The things that help them survive danger are a flute and a set of magic bells. The most world-renowned opera in a classically beautiful production, the legacy of. From a production of The Magic Flute at Texas A&M University–Commerce: the Queen of the Night menaces the terrified Pamina. "Der Hölle Rache kocht in. Explore this one of a kind opera adventure - The Land of the Magic Flute - A Motion Graphic Novel - Mozart reimagined.
The Magic Flute Part TwoThe things that help them survive danger are a flute and a set of magic bells. The most world-renowned opera in a classically beautiful production, the legacy of. Mozart's The Magic Flute. Do you hear the Queen of the Night singing? Good, evil, bird catchers, and princes, time for Mozart's strangest work. Play. Die Zauberflöte ist eine Oper in zwei Aufzügen von Wolfgang Amadeus Mozart, die im Freihaustheater in Wien uraufgeführt wurde. Das Libretto stammt von Emanuel Schikaneder. Das etwa dreistündige Werk zählt zu den weltweit bekanntesten und am.
The Magic Flute Cast and main vocal parts VideoThe Magic Flute (Paris Opera, 2001) Teaching the Mystical Qabalah. Otherwise she will forever be disowned. Tamino Lotterie El Gordo the magic flute as he passes through the ordeals of fire and water. The Kabbalists of old called this aspect of the microcosm, Ruach. They give Tamino a magic flute which has the power to change sorrow into joy. Samantha Hankey. David Cavelius. Operas by Wolfgang Amadeus Mozart.
The Magic Flute, wenn diese ihre The Magic Flute. - Cast for all datesThree boys.
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Alternate Versions. Rate This. Now, at this point something very interesting happens. Tamino, and the audience, discover that Sarastro is no evil-doer at all, but a Priest of the Sun, a Holy Man, and that the Queen of the Night is a false and treacherous woman who has plotted against him.
This might sound a bit puzzling, and it has indeed puzzled musicologists since The Magic Flute was first performed, but it is in a way typical of the reversal of values that is said to take place as we leave the subjective consciousness of Yesod, the Moon-consciousness, and enter the objective solar consciousness of Tifaret.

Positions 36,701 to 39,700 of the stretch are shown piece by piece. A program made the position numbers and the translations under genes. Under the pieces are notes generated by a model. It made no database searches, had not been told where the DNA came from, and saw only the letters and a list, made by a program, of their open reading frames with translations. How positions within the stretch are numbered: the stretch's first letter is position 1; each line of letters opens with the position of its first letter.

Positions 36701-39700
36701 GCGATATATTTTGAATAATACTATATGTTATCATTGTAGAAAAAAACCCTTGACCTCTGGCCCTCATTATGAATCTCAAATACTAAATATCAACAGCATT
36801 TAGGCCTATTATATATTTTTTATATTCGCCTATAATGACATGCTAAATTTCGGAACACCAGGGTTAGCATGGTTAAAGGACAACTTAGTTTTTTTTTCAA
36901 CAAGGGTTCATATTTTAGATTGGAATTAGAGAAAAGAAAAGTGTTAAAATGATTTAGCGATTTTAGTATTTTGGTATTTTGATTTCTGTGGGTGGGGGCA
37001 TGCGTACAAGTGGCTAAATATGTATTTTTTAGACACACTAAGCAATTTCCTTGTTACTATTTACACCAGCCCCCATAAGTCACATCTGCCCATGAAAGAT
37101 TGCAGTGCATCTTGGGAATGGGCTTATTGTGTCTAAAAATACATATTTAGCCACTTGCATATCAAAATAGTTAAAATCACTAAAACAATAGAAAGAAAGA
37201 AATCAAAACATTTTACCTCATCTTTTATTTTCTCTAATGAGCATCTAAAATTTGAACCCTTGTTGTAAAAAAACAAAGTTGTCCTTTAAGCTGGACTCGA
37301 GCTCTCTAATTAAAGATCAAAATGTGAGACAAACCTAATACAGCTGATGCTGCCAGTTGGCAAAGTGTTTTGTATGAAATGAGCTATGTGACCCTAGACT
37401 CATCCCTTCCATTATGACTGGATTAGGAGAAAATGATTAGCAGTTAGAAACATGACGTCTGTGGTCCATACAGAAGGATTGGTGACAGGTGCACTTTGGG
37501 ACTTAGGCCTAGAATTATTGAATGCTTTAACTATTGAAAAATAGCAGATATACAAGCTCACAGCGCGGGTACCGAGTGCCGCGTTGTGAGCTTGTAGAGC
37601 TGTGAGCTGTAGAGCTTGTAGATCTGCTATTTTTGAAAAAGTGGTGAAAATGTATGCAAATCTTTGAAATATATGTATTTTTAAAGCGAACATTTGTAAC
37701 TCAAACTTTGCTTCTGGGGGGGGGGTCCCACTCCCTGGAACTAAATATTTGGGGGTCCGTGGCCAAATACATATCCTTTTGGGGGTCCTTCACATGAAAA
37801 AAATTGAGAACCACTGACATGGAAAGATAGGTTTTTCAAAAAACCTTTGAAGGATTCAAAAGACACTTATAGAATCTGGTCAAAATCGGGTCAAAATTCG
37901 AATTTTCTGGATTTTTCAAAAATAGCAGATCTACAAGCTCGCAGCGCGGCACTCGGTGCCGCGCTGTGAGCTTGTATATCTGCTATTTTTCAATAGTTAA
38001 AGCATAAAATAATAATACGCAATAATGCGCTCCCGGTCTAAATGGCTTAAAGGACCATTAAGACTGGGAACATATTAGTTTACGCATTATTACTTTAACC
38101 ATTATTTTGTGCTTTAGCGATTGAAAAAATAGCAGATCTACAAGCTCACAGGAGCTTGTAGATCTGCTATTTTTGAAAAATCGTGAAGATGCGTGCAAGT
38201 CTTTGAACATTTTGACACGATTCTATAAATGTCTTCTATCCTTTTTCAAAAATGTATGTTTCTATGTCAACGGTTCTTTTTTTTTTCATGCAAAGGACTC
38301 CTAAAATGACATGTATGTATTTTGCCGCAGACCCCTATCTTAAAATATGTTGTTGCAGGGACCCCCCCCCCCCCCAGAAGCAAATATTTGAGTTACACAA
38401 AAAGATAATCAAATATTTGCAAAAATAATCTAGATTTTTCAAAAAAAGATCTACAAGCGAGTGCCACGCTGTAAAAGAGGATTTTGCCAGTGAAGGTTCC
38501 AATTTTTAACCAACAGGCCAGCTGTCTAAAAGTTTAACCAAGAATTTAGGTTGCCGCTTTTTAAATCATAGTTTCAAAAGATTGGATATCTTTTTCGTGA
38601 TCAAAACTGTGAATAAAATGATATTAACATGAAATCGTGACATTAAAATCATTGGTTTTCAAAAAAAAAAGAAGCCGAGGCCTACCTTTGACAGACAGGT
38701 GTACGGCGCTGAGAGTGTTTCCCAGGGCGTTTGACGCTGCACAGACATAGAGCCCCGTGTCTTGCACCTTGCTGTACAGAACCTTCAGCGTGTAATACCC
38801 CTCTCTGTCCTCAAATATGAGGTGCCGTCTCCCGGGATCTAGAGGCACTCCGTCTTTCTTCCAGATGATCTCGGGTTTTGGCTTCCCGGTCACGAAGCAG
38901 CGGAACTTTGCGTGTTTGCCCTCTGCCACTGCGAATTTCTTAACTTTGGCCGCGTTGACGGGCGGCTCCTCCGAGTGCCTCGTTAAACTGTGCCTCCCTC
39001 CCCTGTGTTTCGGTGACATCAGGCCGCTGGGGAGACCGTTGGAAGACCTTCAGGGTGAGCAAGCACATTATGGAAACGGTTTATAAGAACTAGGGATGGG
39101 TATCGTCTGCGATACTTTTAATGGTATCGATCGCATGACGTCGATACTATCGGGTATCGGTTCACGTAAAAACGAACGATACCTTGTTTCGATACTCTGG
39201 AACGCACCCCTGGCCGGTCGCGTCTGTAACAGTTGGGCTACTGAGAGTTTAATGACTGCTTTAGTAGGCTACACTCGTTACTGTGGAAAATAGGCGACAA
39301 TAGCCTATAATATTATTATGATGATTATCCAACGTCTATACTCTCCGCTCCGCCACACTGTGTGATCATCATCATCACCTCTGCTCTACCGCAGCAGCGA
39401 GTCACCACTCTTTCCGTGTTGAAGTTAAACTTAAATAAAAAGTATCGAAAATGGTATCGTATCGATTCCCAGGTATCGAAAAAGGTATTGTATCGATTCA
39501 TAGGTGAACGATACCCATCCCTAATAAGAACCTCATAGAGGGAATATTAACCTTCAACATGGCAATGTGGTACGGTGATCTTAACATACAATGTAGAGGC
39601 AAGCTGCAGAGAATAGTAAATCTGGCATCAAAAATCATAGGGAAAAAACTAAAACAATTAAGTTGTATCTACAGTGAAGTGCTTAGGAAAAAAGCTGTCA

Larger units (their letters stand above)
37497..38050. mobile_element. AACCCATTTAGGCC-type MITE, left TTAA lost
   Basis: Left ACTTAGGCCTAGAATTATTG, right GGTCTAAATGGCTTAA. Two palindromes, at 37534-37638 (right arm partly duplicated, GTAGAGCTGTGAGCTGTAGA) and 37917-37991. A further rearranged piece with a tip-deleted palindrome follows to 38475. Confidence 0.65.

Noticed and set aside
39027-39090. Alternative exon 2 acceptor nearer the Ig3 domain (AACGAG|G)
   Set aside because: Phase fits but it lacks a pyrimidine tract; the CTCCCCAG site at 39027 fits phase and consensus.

Tamino is simply advancing on his path of initiation. He is leaving the shadowy, ever-shifting world of Yesod, and is preparing to fully enter the higher consciousness of Tifaret.
The priest has left Tamino at the gate. He decides to play his flute — perhaps its magic will lead him to her — and after a few moments he hears Papagenos pipes in reply.
A procession appears: Sarastro comes riding a chariot, drawn by six lions — the symbolism of this is perfectly obvious: six is the number of Tifaret; lions are solar symbols as well as symbols of royalty.
There is no doubt about it: all this symbolism shows us that Sarastro is the Higher Self, or, as Kabbalists term it, the Neschamah.
Sarastro sentences Monostatos to receive 77 strokes of the bastinado. Tamino and Papageno are taken into the Temple of Trial to be purified, and the First Act ends with a chorus:.
When virtue and justice have strewn the path of the great with glory, Then will the earth be the kingdom of heaven And mortals will be like gods!
The second act begins with another march as the College of Priests process into a courtyard inside the Temple of the Sun.
There is a grove of palm trees — symbols of victory — with golden leaves. There is reason to assume that the palm trees stand in for akacias, which have a deep symbolic significance within Freemasonry.
There are also eighteen seats or sieges; on each siege stands a pyramid and a large black horn, set in gold.
The pyramids puzzled me a great deal, until someone remarked that the 18 four-sided pyramids make a total of 72 sides, which is the number of the Schemhamforasch, the Great Name of God, which is inextricably linked to the Rosicrucian Mysteries.
Each priest is holding a palm read, akacia twig in his hand. Sarastro opens the meeting, saying,. Tamino, who is waiting at the Northern Gate of the Temple, is yearning to be free of the veil of the night, he wants to behold the sanctuary of Light.